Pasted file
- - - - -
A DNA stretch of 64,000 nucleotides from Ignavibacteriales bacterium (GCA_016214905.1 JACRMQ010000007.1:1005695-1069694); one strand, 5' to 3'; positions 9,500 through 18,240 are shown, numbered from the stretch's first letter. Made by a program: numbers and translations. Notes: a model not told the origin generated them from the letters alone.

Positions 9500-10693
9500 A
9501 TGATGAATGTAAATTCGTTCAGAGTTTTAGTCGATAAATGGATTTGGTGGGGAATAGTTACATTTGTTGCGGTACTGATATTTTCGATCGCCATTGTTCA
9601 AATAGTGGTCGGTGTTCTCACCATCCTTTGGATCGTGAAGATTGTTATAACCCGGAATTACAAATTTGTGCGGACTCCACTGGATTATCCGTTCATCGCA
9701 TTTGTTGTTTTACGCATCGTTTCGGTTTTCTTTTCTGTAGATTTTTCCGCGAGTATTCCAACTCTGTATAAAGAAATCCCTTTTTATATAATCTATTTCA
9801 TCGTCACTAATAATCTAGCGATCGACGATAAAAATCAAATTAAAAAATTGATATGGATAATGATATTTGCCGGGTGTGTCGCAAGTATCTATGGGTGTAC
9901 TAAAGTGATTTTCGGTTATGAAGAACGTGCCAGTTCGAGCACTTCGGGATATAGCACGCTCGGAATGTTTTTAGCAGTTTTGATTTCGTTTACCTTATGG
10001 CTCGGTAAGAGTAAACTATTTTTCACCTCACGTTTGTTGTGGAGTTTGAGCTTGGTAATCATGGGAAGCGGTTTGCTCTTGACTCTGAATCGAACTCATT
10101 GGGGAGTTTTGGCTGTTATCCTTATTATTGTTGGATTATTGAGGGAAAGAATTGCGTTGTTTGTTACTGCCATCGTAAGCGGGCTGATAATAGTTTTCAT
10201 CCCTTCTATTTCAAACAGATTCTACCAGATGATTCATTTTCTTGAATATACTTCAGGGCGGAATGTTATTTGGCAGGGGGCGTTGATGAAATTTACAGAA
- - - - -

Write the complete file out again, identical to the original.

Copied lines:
A DNA stretch of 64,000 nucleotides from Ignavibacteriales bacterium (GCA_016214905.1 JACRMQ010000007.1:1005695-1069694); one strand, 5' to 3'; positions 9,500 through 18,240 are shown, numbered from the stretch's first letter. Made by a program: numbers and translations. Notes: a model not told the origin generated them from the letters alone.

Positions 9500-10693
9500 A
9501 TGATGAATGTAAATTCGTTCAGAGTTTTAGTCGATAAATGGATTTGGTGGGGAATAGTTACATTTGTTGCGGTACTGATATTTTCGATCGCCATTGTTCA
9601 AATAGTGGTCGGTGTTCTCACCATCCTTTGGATCGTGAAGATTGTTATAACCCGGAATTACAAATTTGTGCGGACTCCACTGGATTATCCGTTCATCGCA
9701 TTTGTTGTTTTACGCATCGTTTCGGTTTTCTTTTCTGTAGATTTTTCCGCGAGTATTCCAACTCTGTATAAAGAAATCCCTTTTTATATAATCTATTTCA
9801 TCGTCACTAATAATCTAGCGATCGACGATAAAAATCAAATTAAAAAATTGATATGGATAATGATATTTGCCGGGTGTGTCGCAAGTATCTATGGGTGTAC
9901 TAAAGTGATTTTCGGTTATGAAGAACGTGCCAGTTCGAGCACTTCGGGATATAGCACGCTCGGAATGTTTTTAGCAGTTTTGATTTCGTTTACCTTATGG
10001 CTCGGTAAGAGTAAACTATTTTTCACCTCACGTTTGTTGTGGAGTTTGAGCTTGGTAATCATGGGAAGCGGTTTGCTCTTGACTCTGAATCGAACTCATT
10101 GGGGAGTTTTGGCTGTTATCCTTATTATTGTTGGATTATTGAGGGAAAGAATTGCGTTGTTTGTTACTGCCATCGTAAGCGGGCTGATAATAGTTTTCAT
10201 CCCTTCTATTTCAAACAGATTCTACCAGATGATTCATTTTCTTGAATATACTTCAGGGCGGAATGTTATTTGGCAGGGGGCGTTGATGAAATTTACAGAA